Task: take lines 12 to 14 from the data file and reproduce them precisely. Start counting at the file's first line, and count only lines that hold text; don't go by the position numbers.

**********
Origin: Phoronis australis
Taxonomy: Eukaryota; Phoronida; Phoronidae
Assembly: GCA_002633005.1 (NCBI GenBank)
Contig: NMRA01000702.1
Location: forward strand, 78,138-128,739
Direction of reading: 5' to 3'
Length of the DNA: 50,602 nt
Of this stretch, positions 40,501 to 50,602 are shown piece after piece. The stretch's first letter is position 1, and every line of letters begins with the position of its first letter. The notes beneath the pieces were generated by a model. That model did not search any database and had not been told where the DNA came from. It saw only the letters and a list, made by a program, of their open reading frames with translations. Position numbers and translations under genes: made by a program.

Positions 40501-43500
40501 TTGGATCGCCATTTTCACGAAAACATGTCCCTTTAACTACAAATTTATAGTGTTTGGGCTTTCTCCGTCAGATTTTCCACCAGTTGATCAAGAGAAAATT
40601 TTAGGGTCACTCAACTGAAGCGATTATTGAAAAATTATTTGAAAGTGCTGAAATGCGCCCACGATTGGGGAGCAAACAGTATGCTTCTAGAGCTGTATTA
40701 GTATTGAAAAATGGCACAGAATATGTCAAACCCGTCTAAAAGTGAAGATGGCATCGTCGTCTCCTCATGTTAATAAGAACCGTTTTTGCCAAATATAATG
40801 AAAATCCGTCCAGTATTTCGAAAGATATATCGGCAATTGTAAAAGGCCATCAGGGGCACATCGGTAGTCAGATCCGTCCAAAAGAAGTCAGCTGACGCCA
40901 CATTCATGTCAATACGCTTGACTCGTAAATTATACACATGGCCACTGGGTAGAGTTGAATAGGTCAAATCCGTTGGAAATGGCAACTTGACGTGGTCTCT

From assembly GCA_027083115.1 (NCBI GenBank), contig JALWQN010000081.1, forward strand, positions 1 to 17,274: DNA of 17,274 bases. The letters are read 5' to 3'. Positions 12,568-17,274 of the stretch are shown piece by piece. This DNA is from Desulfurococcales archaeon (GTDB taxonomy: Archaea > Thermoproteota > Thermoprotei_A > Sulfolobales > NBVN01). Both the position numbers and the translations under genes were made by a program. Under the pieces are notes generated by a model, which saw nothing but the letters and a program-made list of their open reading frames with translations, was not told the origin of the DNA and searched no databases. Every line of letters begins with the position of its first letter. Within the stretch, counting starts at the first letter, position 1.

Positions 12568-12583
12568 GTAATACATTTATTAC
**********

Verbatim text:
40701 GTATTGAAAAATGGCACAGAATATGTCAAACCCGTCTAAAAGTGAAGATGGCATCGTCGTCTCCTCATGTTAATAAGAACCGTTTTTGCCAAATATAATG
40801 AAAATCCGTCCAGTATTTCGAAAGATATATCGGCAATTGTAAAAGGCCATCAGGGGCACATCGGTAGTCAGATCCGTCCAAAAGAAGTCAGCTGACGCCA
40901 CATTCATGTCAATACGCTTGACTCGTAAATTATACACATGGCCACTGGGTAGAGTTGAATAGGTCAAATCCGTTGGAAATGGCAACTTGACGTGGTCTCT